Lisa

Wow. I'm amazed you were able to go back there long enough to write about it. I have an overall good feeling about junior high and high school, but I would NEVER. GO. BACK. Most of my nightmares involve the helplessness and victimization that I did occassionally feel in high school, and that tells me that it wasn't my finest hour. Much happier with my life now. Much. happier.

Maggie

I love this post. And it's real, you know, it's not just a psychological construction...He does actually hear us when we cry out to Him. Anyone who has doubts on this should consult: my sister and my beautiful little niece.

blog nerd

holy gee, is that age like the WORST for EVERYONE? How can that be? Because from my perspective, I was completely miserable while EVERYONE else in God's green earth was perfectly peach.

For me it was really 16. Junior year. Oy that fall was a frosty fall. I too lost all my friends but I hadn't moved anywhere. I found God with all my heart that year, too.

I found God through marble board crazy person notebooks and fine tipped pens.

I think I really would have gone over the deep end if it weren't for writing and God. Writing to God, actually.

Great post.

Stefani

I remember my Mum telling me that your teen years will be filled with the highest highs and the lowest lows. So far she has been right. Although my adult years have been filled with far more joyous experiences (meeting my husband and the birth of my daughters) and far deeper grief (the death of a parent and family illness), time and wisdom has served to temper and gentle the intensity of my teenage-self. For better or worse I more truly understand the meaning of, "this too shall pass."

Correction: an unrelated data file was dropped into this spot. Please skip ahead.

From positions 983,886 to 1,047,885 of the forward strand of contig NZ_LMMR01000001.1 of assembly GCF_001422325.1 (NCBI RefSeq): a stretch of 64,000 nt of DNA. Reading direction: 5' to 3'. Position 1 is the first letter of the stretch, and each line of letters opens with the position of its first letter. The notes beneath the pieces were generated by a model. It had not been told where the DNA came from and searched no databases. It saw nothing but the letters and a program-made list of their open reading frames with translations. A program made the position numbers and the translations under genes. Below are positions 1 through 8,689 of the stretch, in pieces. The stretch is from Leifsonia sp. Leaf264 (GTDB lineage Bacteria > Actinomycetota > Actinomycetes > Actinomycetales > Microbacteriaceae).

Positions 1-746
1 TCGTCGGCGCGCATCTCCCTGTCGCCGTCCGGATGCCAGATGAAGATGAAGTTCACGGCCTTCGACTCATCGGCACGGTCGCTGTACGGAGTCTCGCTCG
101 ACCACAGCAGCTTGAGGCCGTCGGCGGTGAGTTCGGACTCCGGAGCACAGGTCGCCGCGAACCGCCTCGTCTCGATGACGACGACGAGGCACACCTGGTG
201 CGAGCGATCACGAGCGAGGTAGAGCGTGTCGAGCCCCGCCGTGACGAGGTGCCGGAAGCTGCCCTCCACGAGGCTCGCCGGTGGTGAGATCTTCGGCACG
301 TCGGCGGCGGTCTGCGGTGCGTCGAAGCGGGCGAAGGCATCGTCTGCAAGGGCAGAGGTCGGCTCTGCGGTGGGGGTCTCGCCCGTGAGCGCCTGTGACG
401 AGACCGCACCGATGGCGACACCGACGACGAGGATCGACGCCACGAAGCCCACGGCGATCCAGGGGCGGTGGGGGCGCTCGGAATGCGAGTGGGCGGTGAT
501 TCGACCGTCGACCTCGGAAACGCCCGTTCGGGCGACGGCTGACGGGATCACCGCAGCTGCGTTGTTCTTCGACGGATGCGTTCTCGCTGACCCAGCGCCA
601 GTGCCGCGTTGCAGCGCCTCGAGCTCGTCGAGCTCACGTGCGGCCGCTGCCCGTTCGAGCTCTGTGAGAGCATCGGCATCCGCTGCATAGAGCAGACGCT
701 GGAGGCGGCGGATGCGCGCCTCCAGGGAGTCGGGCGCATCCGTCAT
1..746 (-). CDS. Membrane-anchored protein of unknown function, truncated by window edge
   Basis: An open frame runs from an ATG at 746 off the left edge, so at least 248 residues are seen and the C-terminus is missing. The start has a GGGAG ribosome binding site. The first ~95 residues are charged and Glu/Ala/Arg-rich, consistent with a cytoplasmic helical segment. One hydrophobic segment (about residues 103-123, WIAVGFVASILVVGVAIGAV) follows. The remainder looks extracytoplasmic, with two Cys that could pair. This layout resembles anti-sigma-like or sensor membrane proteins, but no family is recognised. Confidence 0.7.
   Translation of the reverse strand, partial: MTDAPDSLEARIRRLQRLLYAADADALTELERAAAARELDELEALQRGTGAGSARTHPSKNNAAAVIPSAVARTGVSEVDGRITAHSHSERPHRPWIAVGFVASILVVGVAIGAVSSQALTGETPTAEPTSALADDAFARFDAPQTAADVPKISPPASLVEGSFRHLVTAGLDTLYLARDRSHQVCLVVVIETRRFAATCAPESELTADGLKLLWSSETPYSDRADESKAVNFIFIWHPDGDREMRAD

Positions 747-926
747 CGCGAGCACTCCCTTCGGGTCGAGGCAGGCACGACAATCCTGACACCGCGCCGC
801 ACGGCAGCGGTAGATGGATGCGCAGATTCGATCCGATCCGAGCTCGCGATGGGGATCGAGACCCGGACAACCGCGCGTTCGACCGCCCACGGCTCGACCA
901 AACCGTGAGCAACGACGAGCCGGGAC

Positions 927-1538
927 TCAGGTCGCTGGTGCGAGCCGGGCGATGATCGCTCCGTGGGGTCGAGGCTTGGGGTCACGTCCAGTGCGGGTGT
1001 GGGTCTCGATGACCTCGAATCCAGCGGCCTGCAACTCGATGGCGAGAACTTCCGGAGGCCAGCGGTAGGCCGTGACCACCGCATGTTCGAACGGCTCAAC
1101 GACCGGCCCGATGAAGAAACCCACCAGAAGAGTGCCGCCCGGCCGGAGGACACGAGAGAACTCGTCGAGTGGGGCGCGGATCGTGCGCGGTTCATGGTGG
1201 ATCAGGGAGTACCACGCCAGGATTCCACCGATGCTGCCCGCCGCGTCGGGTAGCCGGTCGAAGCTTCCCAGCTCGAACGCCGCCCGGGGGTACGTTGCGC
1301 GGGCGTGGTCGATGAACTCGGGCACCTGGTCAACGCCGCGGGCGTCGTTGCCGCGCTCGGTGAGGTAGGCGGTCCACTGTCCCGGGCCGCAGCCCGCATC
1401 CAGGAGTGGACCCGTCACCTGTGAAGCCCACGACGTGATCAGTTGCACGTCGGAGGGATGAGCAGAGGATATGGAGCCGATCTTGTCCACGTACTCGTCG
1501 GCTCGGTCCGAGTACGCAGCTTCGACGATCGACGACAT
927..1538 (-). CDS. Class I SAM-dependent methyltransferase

Thank you for a heartfelt post.

Shelby

Great post. I'm really glad you didn't have a chance to edit it, or consider not posting it.

I remember praying for friends too, at the beginning of my sophomore year of college. The idea (of asking God for something like friends) never occurred to me until someone suggested it, but doing it brought me the best, most wonderful lifelong friends. God is so good!

E.

I'm glad you published this post. For me it was when I was 13 and we moved. Horrible, horrible times at school and I was terrified to go to my church youth group and possibly experience more of the same. Fortunately I went to church and made great friends. I know God got me through junior high and made my high school experience mostly enjoyable.

carrie

What a beatifully written post, Maggie. I really, really could identify with it. 15 was my worst and most painful year ever. Looking back I can't believe the things that upset me so much did, but the pain that I felt at that point was so very real and seemed to take over everything else. I think 15 is such a tough year. My husband always laugh when people say that the teens are the best years of your life. He says "if those are the best years of my life, then someone kill me now." So true. This is *SO* much better for me! Even if I do have to work and can't sleep when I want to. haha

Leticia

15 was a horrible year for me too. Both of my parents were killed in a car accident by a drunk driver and we had to move cities, change schools, etc. I'll never forget when my sister would drop me off in the mornings and I would be waiting outside the school, standing by myself with kids all around me. When you wrote, "I had people to eat lunch with", I totally got that....I always worried about eating lunch by myself. Thanks for posting this.

ellen

This comment is a bit belated, but I just wanted to thank you for your honesty. I can SO relate to this post--I moved when I was 15, too, and it was a Very Very Very Bad year. I, too, learned to turn to God in that time.

I loved what you had to say about how even though some of the things that you cared about so intensely are mortifying to think about now, to dismiss it would be to invalidate those years. (Hope I'm not butchering what you wrote--probably should've just copied and pasted.) Also, I SO hear you about people liking you, but not enough to hang out with you.

I'm grateful for the reminder to remember God's faithfulness throughout my 15th year. It's amazing how alone you can feel in the middle of something, but how looking back it's clear that He was there.